With this console generation now entering into its final stage before the new boys arrive at Christmas, many games stores have bargain bins stuffed full of older treasures, the kind of AA titles that largely get ignored in the rush to consume the latest and greatest killing simulators. However, there’s some genuinely fun times to be had for the price of a pint (or mocha latte frappuccino, Vancouver). So, if you’re looking for some cheap fun this weekend, here’s a list of ten titles that will definitely provide value for money:
Red Faction Guerrilla – Xbox 360, PS3
The original Red Faction is one of my favourite PS2 first-person shooters and Guerrilla carries on the themes with great flair. Shifting into a third-person viewpoint, you’re tasked with exploring an open-world Mars colony, bringing down the oppressive government one grunt at a time. The draw here is that every building and structure is constructed with hundreds of destructible pieces, meaning mayhem has never been this precise (or fun). The devs actually had to hire a building engineer to advise them, and rumble as a building finally twitches and falls is incredibly satisfying. The story takes to time to open up, but stick with it and you’ll be jetpacking round, jumping trucks into hostage-filled buildings, and having more fun with timed charges than you’s care to admit.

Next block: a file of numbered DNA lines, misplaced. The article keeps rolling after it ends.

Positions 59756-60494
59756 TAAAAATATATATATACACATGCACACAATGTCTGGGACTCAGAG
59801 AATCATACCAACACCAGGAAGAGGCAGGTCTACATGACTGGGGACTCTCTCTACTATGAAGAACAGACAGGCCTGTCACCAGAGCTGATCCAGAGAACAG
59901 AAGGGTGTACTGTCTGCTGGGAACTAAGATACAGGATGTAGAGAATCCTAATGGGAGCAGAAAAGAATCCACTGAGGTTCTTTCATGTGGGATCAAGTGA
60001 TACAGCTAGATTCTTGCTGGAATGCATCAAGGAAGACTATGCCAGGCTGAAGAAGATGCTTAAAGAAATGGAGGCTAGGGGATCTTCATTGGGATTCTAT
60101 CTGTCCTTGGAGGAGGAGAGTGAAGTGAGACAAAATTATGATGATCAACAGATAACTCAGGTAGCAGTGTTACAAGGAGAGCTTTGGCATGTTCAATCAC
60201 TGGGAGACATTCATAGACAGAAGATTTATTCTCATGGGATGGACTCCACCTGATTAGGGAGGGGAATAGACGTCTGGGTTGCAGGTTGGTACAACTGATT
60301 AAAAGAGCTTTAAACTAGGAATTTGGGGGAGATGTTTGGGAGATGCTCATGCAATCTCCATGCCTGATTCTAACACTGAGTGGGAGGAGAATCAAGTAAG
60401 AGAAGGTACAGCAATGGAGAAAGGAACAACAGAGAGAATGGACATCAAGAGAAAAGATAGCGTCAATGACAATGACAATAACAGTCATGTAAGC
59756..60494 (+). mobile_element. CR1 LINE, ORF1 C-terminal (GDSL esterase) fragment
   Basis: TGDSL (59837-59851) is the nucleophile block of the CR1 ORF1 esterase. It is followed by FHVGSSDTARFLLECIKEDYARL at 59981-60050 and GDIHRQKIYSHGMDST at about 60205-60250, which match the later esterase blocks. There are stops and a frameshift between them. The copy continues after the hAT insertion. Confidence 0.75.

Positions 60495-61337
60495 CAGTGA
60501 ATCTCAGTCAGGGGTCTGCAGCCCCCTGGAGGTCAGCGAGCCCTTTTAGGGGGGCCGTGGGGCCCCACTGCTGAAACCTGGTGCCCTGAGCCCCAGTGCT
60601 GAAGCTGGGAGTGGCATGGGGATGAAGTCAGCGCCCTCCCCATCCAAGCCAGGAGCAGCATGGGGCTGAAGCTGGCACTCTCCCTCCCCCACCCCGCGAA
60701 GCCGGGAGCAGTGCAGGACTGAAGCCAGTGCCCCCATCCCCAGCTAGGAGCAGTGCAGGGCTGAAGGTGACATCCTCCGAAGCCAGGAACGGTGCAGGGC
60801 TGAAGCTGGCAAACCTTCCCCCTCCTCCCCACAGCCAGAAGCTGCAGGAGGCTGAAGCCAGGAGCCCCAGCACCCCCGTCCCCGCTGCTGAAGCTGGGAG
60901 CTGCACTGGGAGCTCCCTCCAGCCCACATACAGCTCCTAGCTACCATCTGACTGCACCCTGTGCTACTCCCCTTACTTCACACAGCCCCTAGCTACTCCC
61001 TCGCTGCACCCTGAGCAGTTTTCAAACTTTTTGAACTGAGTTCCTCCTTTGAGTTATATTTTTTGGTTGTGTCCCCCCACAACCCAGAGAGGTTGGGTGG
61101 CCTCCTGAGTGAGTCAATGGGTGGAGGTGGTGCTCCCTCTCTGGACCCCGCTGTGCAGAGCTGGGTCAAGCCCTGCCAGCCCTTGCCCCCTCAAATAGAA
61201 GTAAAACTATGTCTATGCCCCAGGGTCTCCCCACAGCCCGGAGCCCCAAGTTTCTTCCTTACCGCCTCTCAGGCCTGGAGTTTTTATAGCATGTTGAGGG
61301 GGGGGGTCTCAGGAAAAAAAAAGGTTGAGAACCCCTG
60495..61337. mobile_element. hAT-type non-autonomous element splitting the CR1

Too Human – Xbox 360
Silicon Knights may have imploded with the strength of their own pretence, but this highly divisive game shows many of their strengths at full force. Set in a version of high-tech version of the Thor myth, it’s a weird mix of Diablo and a beat-em-up, with all the combat moves mapped to the right stick. It definitely takes some time to get used to, but once it clicks, it’s smooth and responsive. Levels are huge – and slightly repetitive – but the stroke of genius is how loot is constantly thrown at you, teasing you with level requirements and promises of heightened smashing. Stick with it and you could be surprised at how much it intrigues you.
Mirror’s Edge – Xbox 360, PS3
In 2008, EA publicly stated that they were staking a chance on new IP, leading to Mirror’s Edge and Dead Space being released in the same year. Seems a long way away from the corporate-focused EA of 2013. The first game to genuinely capture the feel of running over the tops of skyscrapers, DICE’s experimental title is notable for it’s architectural beauty. Full of clean edges and bright colour highlights, the dystopian city that acts as parkour playgroup for protagonist Faith is still one of the best seen in videogames. This game will frustrate you, mainly as it’s no-guns focus fails as you have to evade groups of armed soldiers, but once you understand that it’s actually a racing game it falls into place nicely. Try it out.
Blur – Xbox 360, PS3
Straight to the point – Bizarre Creations’ Blur is the best arcade racer of this generation. Its mix of real-life cars and Mario Kart style power-ups was an uneasy mix for buyers, and Activision completely messed up its promotion, so it actually lead to the closure of the best racing dev team in the business. However, just play the thing and you’l be instantly blown away at its speed and ferocious energy. Please, just buy this game, and dream what a sequel might have been.
Crackdown – Xbox 360